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"Red"


"Red" - hardly a ripple... Priya Gill and Ajit in the film.

LONG AGO K. Balachander made a classic called ``Thamarai Nenjam''. A decade ago came Maniratnam's ``Nayakan'' and ``Thalapathi''. And recently arrived the famous ``Citizen''. Now we have an amalgam of these in the form of NIC Arts' ``Red''. Yet if ``Red'' fails to make even a very slight impression, it is because the story and emotions lack depth.

When the film begins stating that the title is an earth-shattering acronym (Revolution Education and Development), you wait for something radical and path-breaking. But no ... there is compassion, some mindless violence, a docile retreat, an impulsive retaliation ... and that's about all. Ram Sathya is at the helm with the story, screenplay, dialogue and direction.

It is the story of an orphan called Red (Ajit) — a ruffian, an illiterate, and of course, a do-gooder. When there is a good man there has to be a bad one too. It is Srini (Saleem Ghouse) — but sadly at the end of it all, it is a capable `villain' wasted. Initially it looks that he would be a real threat and danger — but it just fizzles out. Only in the climax, as though he had suddenly realised the need to do something menacing he indulges in a little bloodshed.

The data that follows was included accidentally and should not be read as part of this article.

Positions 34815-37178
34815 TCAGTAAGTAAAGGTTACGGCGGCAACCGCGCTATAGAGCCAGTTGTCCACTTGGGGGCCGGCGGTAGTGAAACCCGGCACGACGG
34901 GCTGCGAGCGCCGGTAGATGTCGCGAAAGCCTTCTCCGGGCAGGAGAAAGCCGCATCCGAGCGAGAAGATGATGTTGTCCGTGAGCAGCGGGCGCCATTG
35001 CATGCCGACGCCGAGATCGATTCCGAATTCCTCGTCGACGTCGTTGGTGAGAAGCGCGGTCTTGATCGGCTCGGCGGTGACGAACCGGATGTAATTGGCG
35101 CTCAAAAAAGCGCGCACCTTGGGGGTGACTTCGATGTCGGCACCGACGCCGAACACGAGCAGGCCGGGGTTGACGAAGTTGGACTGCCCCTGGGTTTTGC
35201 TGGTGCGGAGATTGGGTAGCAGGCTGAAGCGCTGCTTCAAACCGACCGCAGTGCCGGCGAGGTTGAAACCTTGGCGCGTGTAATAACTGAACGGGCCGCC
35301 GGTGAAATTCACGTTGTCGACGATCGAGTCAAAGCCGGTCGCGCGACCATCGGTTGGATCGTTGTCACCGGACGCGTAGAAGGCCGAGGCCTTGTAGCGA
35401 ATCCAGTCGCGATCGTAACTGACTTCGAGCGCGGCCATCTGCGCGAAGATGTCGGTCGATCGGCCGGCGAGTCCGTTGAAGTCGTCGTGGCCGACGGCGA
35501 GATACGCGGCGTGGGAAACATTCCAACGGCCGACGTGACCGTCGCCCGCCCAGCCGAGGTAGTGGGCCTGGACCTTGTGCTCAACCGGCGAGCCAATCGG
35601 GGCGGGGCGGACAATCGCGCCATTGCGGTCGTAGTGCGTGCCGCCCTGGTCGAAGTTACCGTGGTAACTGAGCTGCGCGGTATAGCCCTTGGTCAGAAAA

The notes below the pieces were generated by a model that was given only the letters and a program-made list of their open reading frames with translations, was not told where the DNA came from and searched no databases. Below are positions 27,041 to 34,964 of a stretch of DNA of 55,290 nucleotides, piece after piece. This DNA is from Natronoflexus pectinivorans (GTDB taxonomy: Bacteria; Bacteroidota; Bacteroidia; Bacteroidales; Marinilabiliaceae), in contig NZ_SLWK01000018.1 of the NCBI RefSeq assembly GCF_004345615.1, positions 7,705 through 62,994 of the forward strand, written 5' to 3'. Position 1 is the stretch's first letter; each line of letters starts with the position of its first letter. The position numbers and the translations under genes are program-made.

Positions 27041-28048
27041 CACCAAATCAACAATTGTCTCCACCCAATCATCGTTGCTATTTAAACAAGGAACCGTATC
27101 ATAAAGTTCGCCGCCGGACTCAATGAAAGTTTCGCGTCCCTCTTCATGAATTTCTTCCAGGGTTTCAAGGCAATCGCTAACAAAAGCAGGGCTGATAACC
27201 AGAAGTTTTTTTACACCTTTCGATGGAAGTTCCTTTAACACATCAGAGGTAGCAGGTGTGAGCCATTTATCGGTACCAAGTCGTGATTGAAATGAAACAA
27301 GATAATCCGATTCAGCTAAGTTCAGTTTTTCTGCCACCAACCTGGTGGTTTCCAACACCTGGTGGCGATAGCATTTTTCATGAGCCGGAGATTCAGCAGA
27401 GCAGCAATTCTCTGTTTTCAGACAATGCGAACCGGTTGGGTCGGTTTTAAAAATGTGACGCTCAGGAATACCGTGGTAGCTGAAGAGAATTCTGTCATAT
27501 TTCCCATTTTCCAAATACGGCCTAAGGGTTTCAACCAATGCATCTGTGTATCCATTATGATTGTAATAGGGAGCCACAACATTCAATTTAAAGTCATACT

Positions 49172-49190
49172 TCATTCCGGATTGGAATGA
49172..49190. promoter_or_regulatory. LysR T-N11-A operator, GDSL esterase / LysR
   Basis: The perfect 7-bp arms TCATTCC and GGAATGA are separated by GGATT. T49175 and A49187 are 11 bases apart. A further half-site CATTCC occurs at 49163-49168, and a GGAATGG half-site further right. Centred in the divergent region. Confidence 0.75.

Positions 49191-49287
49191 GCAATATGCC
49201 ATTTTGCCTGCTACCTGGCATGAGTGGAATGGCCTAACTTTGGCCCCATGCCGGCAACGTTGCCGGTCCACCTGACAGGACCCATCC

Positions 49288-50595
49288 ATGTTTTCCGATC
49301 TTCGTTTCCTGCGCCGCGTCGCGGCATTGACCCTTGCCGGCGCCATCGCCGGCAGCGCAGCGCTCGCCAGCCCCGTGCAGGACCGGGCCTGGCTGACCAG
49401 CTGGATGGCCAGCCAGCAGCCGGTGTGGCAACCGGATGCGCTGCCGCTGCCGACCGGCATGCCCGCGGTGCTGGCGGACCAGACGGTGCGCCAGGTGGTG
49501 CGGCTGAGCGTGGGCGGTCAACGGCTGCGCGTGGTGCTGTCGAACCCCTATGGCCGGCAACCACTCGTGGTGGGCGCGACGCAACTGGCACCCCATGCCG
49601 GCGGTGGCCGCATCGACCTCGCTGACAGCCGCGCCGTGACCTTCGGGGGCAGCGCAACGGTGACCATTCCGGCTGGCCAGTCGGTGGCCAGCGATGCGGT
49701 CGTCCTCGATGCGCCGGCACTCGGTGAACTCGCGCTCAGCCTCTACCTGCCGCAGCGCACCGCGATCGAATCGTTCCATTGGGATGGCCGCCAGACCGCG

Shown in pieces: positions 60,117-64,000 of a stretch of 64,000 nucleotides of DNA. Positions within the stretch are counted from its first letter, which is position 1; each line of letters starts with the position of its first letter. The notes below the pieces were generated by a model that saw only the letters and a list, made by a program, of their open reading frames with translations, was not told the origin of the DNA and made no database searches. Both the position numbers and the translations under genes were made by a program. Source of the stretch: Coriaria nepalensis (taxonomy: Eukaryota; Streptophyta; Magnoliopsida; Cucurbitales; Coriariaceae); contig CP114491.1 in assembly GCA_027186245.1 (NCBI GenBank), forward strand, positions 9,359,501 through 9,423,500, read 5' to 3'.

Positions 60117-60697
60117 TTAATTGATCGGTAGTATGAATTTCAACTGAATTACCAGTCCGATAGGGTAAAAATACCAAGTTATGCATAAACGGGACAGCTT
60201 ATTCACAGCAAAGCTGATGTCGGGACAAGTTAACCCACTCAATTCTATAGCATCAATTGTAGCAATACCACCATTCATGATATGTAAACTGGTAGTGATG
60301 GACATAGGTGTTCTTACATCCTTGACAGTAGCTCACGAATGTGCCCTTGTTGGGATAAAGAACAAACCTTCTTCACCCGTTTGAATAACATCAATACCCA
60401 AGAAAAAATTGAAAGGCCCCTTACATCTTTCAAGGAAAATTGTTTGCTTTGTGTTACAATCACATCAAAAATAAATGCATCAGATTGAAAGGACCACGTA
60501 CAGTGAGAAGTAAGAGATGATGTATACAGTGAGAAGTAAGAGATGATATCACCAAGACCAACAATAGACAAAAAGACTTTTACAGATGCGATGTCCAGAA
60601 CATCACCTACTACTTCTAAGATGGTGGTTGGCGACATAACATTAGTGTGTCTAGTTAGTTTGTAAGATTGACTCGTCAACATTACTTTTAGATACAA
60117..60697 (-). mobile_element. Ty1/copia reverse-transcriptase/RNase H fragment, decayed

Red tries to mend his ways for the sake of the girl he is in love with — Gayathri (Priya Gill). But there is not a single incident to show the strong emotion one has for the other. Incidentally, Priya Gill looks dainty, delicate and beautiful, as all heroines are supposed to be.

The presence of experienced artistes such as Rajesh, Revathi, Raghuvaran and `Nizhalgal' Ravi, in ``Red'', is a puzzle and so is the train load of readers of a Tamil weekly! A purposeless exercise.

It was refreshing to listen to SPB's effective and forthright rendition of the title song — it has been quite some time since you heard the scintillating voice. The composer is Deva. Too many group dance numbers — Raju Sundaram stands out. Sabu Cyril's art and Sreekar Prasad's editing are other noteworthy features of ``Red''. Ajit's forced intonation in the lengthy parts of the dialogue, particularly where he reels off a string of names at a stretch, tests one's patience.

The hero is constantly advised or threatened by his friends and foes. And he responds in a lukewarm manner to both. It would be better if Ajit concentrates on the role he chooses and the way it is developed. Changes in make-up and appearance alone may not be enough Mr. Ajit.

MALATHI RANGARAJAN

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